This is part 3 of our series on public speaking. (For the full series, check out Part 1: Basics of Public Speaking).
Audience analysis & public speaking go together like a doctor’s diagnosis and a medical treatment. You don’t go into a clinic and then have a doctor just do some procedure with you – instead, the doctor first does some checks to assess what your current health status is and then determines a plan of treatment.
The same way, if you want to give a public speak, you should know what your audience needs first.
There are really three things that you really, really need to know about your audience:
What’s Their Pain?
The first thing is you need to understand their pain, you need to know what keeps them up at night, you need to know the biggest problem, challenge or obstacle they are facing, what they are afraid of.
What’s Their Goal?
The second thing that you really need to understand about your audience is what they want, what they want to achieve, what their goal is, what they wish for. What is their biggest dream?
How Can You Help?
And third thing that you need to understand about your audience, is how can you be of service to them, how you can help them, how can you solve their problem or help them to solve their problem, how can you make their life better.
Audience analysis is really the first step you do before you do anything else about a public speech, you want to understand your audience and you want to be able to answer these three questions about your audience:
- what is their pain,
- what is their goal,
- and how can you help them.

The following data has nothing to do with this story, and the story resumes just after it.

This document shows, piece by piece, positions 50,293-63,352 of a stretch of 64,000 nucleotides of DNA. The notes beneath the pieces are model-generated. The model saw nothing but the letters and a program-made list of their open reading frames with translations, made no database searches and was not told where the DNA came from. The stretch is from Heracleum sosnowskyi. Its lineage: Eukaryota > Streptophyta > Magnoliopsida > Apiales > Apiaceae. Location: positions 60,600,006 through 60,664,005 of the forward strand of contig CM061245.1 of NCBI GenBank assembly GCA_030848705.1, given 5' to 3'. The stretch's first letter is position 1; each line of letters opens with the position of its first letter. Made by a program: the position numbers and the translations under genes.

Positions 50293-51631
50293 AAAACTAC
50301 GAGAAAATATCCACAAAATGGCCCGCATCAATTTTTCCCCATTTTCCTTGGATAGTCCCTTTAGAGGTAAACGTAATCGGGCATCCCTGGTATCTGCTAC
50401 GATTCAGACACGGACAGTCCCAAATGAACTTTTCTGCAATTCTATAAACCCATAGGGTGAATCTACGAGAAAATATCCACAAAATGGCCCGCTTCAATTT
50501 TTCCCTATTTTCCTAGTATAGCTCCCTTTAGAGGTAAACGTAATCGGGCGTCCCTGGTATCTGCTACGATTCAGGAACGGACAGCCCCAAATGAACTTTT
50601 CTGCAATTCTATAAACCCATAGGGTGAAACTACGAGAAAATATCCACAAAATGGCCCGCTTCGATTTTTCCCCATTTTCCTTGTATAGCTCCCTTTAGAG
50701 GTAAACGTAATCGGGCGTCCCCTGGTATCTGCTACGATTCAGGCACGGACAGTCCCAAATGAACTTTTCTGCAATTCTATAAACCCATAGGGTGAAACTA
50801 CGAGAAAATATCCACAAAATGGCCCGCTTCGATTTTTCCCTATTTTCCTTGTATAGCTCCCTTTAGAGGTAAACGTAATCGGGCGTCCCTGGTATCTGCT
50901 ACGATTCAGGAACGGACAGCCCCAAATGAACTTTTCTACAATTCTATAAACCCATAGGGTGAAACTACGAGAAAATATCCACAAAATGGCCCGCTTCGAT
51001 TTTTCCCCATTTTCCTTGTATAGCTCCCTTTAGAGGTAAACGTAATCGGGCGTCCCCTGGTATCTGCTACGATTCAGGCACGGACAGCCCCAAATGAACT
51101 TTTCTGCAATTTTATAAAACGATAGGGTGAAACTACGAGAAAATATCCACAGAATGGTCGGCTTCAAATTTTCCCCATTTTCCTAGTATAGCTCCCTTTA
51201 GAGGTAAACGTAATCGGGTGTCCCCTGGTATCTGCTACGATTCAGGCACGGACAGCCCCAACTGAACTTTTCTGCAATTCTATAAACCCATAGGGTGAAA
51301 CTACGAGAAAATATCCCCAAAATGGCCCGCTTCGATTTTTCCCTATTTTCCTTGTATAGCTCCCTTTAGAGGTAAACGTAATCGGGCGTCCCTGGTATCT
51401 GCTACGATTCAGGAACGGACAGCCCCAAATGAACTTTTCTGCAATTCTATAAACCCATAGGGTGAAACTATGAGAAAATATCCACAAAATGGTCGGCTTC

And you write your speech around that you design your speech around all these three questions. They are foundation of everything else that you do and everything that you will deliver on stage.
But how do you get this information?
The Science of Sleuthing
How do you find out what is their pain, how do you find what is their goal and how do you find out how you can help them well?
The easiest way and actually the best way is to simply talk with your audience first. And I don’t mean get on stage and talk to them and ask them questions, because people are usually not willing to open up when they’re talking from the audience.
But just think about who is your target audience and then find the person that you can talk to in private, long before you even start writing your speech, let along getting on stage and just have a conversation with them where you ask them as many questions as you can.
What kind of questions should you ask? And what other ways are there to gather information about your audience? Well, that’s what our next part in this series is about: Audience analysis in public speaking.
In the meantime, if you want to become really great a public speaking, check out the 10 steps to powerful public speaking program.